CIRP Policy Forum Fall 2019
Tuesday, September 10, 2019; Simmons B, Tepper Quad, 4:45 p.m. to 5:45 p.m.
David McCormick is Co-CEO of Bridgewater Associates, responsible for overseeing the firm’s strategy, governance, and business operations in partnership with Co-CEO Eileen Murray. David joined Bridgewater in 2009 and previously served as the firm’s President, before becoming Co-CEO in 2016. Before joining Bridgewater, David was the U.S. Treasury Under Secretary for International Affairs in the George W. Bush Administration during the global financial crisis. Prior to that, he served in senior posts on the National Security Council and in the Department of Commerce.
Tuesday, September 17, 2019; Margaret Morrison 103, 4:45 p.m. to 5:45 p.m.
Ariane M. Tabatabai is an associate political scientist at the RAND Corporation and an adjunct senior research scholar at the Columbia University School of International and Public Affairs (SIPA). She is also a Truman national security fellow and a Council on Foreign Relations (CFR) term member.
Tuesday, October 29, 2019; Margaret Morrison 103, 4:45 p.m. to 5:45 p.m.
In January 2017, the US intelligence community released a public report detailing a Russian influence campaign, ordered by Russian President Vladimir Putin, to disrupt the US presidential election. Part of a larger multifaceted approach, this campaign included social media-based disinformation spread by both automated bots and paid trolls. Russia's strategy was to push several conflicting narratives simultaneously, deepening existing divisions within American society and degrading trust in Western institutions and the democratic process.
While it is unknown what impact the campaign might have had on the 2016 presidential election, or on individual opinions, it is clear that Russia's efforts reached many Americans through a variety of social media platforms, including Twitter and Facebook. The Russian "disinformation chain" that directs these campaigns starts from the very top — from Russian leadership, to Russian organs and proxies, through amplification channels such as social media platforms, and finally to US media consumers. This presentation will categorize and analyze different approaches and policy options to respond to the specific threat of Russian influence via disinformation spread on social media in the United States. Dr. Bodine-Baron will also present a method to map and assess the information environment, using a specific example of Russian propaganda in Eastern Europe.
Wednesday, November 6, 2019; Margaret Morrison 103, 4:45 p.m. to 5:45 p.m.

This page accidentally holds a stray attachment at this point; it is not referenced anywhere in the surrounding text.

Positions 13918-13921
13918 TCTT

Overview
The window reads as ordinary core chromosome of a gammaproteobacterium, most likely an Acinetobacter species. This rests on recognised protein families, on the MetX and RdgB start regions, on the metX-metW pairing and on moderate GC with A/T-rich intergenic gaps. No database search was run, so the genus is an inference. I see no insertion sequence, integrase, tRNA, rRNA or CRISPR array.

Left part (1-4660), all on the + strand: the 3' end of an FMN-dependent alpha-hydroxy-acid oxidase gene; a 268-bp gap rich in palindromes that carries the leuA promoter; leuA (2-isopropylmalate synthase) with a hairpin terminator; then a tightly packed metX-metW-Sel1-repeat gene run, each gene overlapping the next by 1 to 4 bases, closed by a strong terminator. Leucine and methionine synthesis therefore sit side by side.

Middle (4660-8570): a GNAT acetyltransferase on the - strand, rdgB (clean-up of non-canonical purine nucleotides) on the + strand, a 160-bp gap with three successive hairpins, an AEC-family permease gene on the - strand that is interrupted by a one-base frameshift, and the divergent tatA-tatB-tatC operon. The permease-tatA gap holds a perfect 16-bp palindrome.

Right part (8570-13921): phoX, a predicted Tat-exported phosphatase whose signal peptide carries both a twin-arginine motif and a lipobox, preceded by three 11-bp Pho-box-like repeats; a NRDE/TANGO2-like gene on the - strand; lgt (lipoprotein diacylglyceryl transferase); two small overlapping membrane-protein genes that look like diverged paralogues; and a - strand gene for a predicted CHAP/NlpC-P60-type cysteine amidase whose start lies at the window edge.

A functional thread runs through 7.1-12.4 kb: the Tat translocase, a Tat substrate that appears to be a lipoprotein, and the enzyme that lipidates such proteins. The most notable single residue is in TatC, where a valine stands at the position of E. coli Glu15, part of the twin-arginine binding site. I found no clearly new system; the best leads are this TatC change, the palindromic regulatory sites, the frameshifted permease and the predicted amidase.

Despite some notable setbacks, there has been a substantial increase worldwide in economic development and political freedom since 1945, and major war has been avoided. Credit for this is often given to policies and efforts by the United States. However, the positive developments would likely mostly have happened anyway.
The US did keep South Korea independent, and it may also have helped stabilize Europe and Japan after 1945 (though most of that was done by the locals). But the costly Cold War policy of deterrence was not necessary, and international Communism mostly collapsed because of its own internal inadequacies, not because of containment policy. Gradual agreement that international trade should be more free and open was not an American invention, and the spread of democracy did not require much participation by the US.
For the most part, world order developed not from the machinations of the reigning superpower, but from the peace—or aversion to international war—that was embraced especially by developed countries.
Tuesday, November 19, 2019; Margaret Morrison 103, 4:45 p.m. to 5:45 p.m.
World leaders, CEOs, and academics have suggested that a revolution in artificial intelligence is upon us. If they are right, what will advances in artificial intelligence mean for international competition and the balance of power? How will it influence moral and ethical issues surrounding international politics? This presentation discusses how developments in artificial intelligence (AI) — advanced, narrow applications in particular — could influence power and international politics. As a potentially general purpose technology like electricity or the combustion engine, AI could have wide-ranging consequences for the world. This is particularly true given that the locus of innovation is coming from the private sector, not the defense world. What will this mean for international politics and topics ranging from first mover advantages to ethics and war to the balance of power?